Samsung Sidekick 4G review

Samsung Sidekick 4G for T-Mobile – Comes in Matte Black or Perl Magenta

Pros: Custom UI is full of tasteful color and is easily changed, hardware keyboard is a breeze to type on for long periods of time, the SK form factor has given way to a much more pocketable design, special bundled apps.

Cons: Lacks some buttons, key combos, and other features that were essential to the earlier Sidekick experience; camera is passable at best; the new flavor of SK can not be used as a blunt instrument for attacking intruders, and as such, should not be called a Sidekick.

Introduction:

The Sidekick brand has long been associated with messaging, a funny opening mechanism, and kids. But after the SK3 gave way to the distinguished LX, it looked like the line was headed down a more sophisticated path. And Apart from the goofy, “Go ahead, Sidekick the world!” slogan, this SK appears to be aimed at a slightly more mature crowd than previous incarnations. Sure, it’s a budget messaging device for the tragically connected, but the goofy backgrounds, quirky but clunky sound effects, and obnoxious, seizure-inducing flashing lights are, for the most part, gone. The Sidekick 4G looks less like a AAA-powered carnival trinket and more like a texter for young adults. The look has been refined, the size, reduced. Sitting in a line-up of currently available Androids, the Sidekick falls into the youth/budget category, but adults needn’t be embarrassed to pull this one out at lunch.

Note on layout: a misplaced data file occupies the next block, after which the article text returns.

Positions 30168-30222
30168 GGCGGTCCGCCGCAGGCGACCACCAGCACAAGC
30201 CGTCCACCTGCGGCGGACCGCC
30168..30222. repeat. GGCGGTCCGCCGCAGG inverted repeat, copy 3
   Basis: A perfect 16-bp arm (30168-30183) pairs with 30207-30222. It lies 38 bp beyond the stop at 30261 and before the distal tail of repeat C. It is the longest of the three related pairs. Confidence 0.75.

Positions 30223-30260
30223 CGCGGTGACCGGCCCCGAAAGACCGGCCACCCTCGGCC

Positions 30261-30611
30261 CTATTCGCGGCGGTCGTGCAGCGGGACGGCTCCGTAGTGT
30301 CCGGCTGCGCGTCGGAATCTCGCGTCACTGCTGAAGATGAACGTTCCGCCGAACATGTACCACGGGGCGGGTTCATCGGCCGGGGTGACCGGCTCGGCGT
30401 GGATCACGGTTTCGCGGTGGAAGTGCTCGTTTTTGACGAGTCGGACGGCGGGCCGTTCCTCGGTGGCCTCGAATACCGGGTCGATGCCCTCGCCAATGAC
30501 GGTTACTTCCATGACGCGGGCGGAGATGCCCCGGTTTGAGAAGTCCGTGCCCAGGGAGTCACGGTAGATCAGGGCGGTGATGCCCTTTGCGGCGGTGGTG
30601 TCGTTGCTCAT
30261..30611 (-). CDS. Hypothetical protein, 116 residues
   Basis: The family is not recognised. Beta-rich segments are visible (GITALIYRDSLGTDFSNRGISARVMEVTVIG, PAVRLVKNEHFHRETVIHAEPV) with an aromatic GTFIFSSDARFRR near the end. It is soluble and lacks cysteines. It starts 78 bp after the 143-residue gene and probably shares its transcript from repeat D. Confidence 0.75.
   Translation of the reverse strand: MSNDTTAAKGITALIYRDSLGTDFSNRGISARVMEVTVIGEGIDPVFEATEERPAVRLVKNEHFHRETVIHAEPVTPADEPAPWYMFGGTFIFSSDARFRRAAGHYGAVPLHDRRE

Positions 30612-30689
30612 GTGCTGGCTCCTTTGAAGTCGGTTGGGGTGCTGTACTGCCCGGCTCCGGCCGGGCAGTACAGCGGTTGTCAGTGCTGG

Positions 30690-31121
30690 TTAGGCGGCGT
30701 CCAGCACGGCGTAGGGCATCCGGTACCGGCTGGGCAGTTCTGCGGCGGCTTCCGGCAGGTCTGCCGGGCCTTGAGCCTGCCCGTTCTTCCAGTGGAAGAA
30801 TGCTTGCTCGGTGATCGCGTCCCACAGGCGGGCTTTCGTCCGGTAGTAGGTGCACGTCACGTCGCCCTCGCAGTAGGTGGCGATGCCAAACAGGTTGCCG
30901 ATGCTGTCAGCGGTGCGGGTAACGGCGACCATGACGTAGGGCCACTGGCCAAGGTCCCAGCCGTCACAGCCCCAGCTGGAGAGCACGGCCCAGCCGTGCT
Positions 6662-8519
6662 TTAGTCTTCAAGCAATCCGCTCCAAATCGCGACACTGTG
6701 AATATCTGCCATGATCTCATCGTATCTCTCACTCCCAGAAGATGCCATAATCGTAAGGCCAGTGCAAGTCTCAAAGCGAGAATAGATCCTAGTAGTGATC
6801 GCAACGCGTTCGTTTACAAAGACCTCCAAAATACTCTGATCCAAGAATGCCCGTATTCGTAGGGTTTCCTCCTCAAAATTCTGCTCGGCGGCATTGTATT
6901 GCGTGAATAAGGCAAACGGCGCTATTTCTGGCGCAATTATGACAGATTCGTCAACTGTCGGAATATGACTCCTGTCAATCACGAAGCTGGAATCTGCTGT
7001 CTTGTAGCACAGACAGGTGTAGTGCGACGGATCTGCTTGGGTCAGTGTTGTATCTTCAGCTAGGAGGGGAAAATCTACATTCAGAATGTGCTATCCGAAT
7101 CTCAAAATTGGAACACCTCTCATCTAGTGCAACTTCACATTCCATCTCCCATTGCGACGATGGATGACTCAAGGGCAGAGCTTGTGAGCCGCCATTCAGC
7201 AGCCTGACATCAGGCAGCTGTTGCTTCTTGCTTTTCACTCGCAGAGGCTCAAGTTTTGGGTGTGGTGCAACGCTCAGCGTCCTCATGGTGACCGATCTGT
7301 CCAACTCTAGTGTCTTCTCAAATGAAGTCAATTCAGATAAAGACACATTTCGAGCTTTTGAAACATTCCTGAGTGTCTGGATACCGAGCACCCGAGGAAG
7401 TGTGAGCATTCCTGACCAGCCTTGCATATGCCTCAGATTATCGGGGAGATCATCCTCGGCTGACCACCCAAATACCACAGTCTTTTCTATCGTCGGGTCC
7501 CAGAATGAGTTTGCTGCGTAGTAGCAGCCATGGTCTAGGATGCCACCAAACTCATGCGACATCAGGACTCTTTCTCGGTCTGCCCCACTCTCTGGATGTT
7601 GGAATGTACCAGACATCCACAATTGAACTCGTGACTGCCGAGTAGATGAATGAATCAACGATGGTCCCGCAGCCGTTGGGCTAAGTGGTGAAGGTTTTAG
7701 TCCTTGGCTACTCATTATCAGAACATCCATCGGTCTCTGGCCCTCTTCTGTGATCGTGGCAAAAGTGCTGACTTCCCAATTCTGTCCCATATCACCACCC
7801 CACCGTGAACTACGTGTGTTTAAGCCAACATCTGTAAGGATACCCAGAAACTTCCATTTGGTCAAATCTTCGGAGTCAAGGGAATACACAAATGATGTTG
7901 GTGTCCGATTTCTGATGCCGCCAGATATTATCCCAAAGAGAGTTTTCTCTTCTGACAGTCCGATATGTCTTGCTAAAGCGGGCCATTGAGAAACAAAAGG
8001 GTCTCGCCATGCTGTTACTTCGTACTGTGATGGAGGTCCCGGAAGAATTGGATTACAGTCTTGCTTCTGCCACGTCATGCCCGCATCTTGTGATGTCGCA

Comparisons with earlier Sidekicks:

I don’t think many would argue that HipTop’s old Sidekick OS could hold a candle to Android in terms of usability, customizability, or future potential, but I’ve found more than a couple of my favorite features from the SKII and SKIII are missing from the Sidekick 4G. It figures; today’s sidekick comes from a different hardware manufacturer (Samsung rather than Sharp), and Google’s Android software has almost nothing in common with the original HipTop OS (outside of Andy Rubin’s involvement with both projects). Really, the only link between the two Sidekick eras is the carrier selling and supporting the device, and perhaps some elements of the form factor. The phone basically looks the part, but is it really even a Sidekick?

My favorite aspect of the Sidekick 2 and Sidekick 3 that I owned was the abundance of well-placed buttons and the speed at which I could zip around the interface via different button combos. The Sidekick 4G has a lot of buttons as well, but is lacking the signature configuration of earlier models. The Menu, Jump, Cancel, and OK, keys of old have been replaced with Home, Jump, Menu, and Back. It’s a logical progression, though I find the arrangement to be painfully awkward, especially in portrait mode, where Jump is upper-left, Home is upper-right, Back is lower-left, and Menu is lower-right. Odd, but personal taste is surely a factor. Actions triggered by combining key presses are severely limited in comparison with old Sidekicks, and the Jump key/QWERTY letter combo (found on other Androids and via third party apps) are what we’re left with. This was a bit of a disappointment for me.